Anyway, we all need to to find inner peace in any way that we can I suppose. I love silence and the peace it often brings. I could gladly not talk to anyone for days. But I love all sorts of other things over the years. No drinking or womanising nowadays, but a bit of betting and lottery, hoping to win big. And if I win big, then treat myself to stuff., amongst other things. Not sure I would be able to do that as a monk or something. Although, some of those monks like a flutter.
Female
JustLyn  Female  Cheshire 19-Feb-2019 16:30 Message #4735556
Buddhist communities are generally not Faith specific. I'm sure you know that Buddhism isn't a religion but a philosophy and some who attend meetings are belonging to a Faith.

I think Buddhists are mostly welcoming to anyone. When I used to go to Macclesfield, it was an introduction to Buddhism and two friends I made were both Catholic women. There was no animosity or stress or anything like that. It wasn't about challenging the beliefs of others but they did welcome being challenged on Buddhism.


Since it was a bad time that drew me to go, I questioned the belief about always aiming to be happy. It was brilliant, especially since the Yogi was a retired lecturer in philosophy at University of Salford so he brought valued addition dimension to the discussions.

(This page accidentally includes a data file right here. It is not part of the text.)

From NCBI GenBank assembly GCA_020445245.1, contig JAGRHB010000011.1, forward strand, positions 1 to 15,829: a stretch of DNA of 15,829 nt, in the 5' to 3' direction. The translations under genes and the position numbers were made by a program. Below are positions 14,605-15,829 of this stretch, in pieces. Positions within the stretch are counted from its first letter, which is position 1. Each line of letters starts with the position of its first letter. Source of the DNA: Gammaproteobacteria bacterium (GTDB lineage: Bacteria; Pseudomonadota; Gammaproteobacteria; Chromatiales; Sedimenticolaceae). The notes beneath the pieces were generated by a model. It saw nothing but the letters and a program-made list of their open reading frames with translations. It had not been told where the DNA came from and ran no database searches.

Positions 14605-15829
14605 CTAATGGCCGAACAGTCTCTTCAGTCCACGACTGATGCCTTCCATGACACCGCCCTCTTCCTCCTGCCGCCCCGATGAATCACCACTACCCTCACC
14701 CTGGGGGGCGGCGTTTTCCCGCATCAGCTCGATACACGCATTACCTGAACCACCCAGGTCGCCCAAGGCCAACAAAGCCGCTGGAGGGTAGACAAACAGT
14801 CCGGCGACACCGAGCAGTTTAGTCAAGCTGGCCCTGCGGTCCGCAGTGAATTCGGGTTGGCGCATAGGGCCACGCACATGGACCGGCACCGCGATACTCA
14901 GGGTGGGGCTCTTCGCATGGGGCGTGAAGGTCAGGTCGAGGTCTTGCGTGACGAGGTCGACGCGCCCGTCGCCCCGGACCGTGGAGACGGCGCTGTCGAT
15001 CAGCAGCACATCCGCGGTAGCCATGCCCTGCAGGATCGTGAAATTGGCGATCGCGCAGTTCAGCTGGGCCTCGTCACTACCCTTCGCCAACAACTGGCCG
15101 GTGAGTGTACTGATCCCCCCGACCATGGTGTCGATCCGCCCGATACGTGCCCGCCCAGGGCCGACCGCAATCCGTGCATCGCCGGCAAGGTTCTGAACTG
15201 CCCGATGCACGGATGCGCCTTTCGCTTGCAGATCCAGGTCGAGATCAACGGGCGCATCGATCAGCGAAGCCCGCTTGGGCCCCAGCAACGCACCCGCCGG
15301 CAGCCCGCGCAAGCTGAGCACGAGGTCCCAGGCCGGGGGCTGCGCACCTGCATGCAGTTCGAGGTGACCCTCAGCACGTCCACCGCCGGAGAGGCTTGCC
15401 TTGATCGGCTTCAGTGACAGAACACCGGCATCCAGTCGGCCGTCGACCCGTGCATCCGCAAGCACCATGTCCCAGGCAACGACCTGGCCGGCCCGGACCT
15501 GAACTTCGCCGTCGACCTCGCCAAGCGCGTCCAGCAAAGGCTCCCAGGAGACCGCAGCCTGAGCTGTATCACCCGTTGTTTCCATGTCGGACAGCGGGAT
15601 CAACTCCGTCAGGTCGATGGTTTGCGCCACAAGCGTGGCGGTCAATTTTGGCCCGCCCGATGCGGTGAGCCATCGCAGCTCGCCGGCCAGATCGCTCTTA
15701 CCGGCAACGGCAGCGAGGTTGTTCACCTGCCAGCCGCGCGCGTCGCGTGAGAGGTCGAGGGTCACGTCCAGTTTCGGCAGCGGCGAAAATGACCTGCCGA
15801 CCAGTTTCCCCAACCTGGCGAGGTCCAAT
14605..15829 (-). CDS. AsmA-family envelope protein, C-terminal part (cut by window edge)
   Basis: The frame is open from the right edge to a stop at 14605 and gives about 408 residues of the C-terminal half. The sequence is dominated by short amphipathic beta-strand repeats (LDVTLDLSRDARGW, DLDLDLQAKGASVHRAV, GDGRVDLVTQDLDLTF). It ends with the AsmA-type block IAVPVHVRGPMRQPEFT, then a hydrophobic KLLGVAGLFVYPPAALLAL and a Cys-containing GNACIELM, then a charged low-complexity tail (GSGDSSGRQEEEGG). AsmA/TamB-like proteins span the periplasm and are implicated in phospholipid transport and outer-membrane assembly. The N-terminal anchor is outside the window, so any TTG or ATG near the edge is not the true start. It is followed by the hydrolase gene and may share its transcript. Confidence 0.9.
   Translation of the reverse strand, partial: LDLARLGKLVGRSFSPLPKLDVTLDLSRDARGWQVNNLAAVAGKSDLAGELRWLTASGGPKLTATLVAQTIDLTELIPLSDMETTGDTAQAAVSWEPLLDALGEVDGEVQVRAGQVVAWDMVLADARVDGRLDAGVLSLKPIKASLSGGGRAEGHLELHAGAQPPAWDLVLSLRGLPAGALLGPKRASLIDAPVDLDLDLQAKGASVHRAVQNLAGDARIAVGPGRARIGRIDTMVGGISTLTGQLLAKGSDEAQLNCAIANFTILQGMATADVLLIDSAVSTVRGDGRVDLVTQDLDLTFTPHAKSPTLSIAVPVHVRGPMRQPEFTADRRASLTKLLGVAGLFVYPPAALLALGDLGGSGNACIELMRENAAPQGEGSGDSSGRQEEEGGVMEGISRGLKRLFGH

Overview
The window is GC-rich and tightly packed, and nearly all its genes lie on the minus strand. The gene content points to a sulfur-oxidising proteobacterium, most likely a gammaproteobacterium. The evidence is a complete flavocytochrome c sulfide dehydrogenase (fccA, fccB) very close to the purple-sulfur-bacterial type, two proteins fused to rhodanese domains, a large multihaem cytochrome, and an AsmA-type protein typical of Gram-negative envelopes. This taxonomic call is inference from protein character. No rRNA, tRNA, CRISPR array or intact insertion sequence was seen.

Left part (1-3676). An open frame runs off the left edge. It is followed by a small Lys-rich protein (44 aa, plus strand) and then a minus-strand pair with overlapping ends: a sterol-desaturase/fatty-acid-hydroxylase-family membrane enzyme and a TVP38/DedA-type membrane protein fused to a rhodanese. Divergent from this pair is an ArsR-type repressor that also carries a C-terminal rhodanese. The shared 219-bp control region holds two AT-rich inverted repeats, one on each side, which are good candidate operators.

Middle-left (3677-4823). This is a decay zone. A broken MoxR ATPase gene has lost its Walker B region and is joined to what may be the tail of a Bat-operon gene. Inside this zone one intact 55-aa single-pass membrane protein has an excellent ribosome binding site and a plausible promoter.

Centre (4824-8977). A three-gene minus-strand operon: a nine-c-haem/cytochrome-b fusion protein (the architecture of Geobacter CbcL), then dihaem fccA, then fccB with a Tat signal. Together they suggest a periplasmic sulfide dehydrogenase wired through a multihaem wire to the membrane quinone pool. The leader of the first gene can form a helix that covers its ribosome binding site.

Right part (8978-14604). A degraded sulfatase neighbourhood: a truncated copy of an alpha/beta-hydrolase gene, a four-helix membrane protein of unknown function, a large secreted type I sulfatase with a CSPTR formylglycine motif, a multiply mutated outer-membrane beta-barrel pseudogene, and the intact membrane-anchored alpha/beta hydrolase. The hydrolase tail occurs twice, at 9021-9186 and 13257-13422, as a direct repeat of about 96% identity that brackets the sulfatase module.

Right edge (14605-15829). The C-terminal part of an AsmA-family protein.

What I did find challenging was going away on a Yoga weekend and finding myself completely out of my depth. I was quite fit, but not THAT fit ..lol.

I'm sure there are some Buddhist week-ends in Wales.
"The two prices we show for our retreats are the normal full rate and a concessionary rate: for students, unwaged, OAP’s and FWBO Centre/businesses workers. Further concessions may be available"
https://www.vajraloka.org/about-retreats

I am not keen on some Buddhist centres based on one guy who always promotes his own publications. I can't recall his name, but it felt too commercial rather than authentic, but it isn't the traditional learning.
Male
terry  Male  West Yorkshire 20-Feb-2019 23:18 Message #4735680
I'm not sure the 'rules' of it, or other's perceptions, but I've always thought of a monastic lifestyle as a life choice, not a dip in and dip out thing.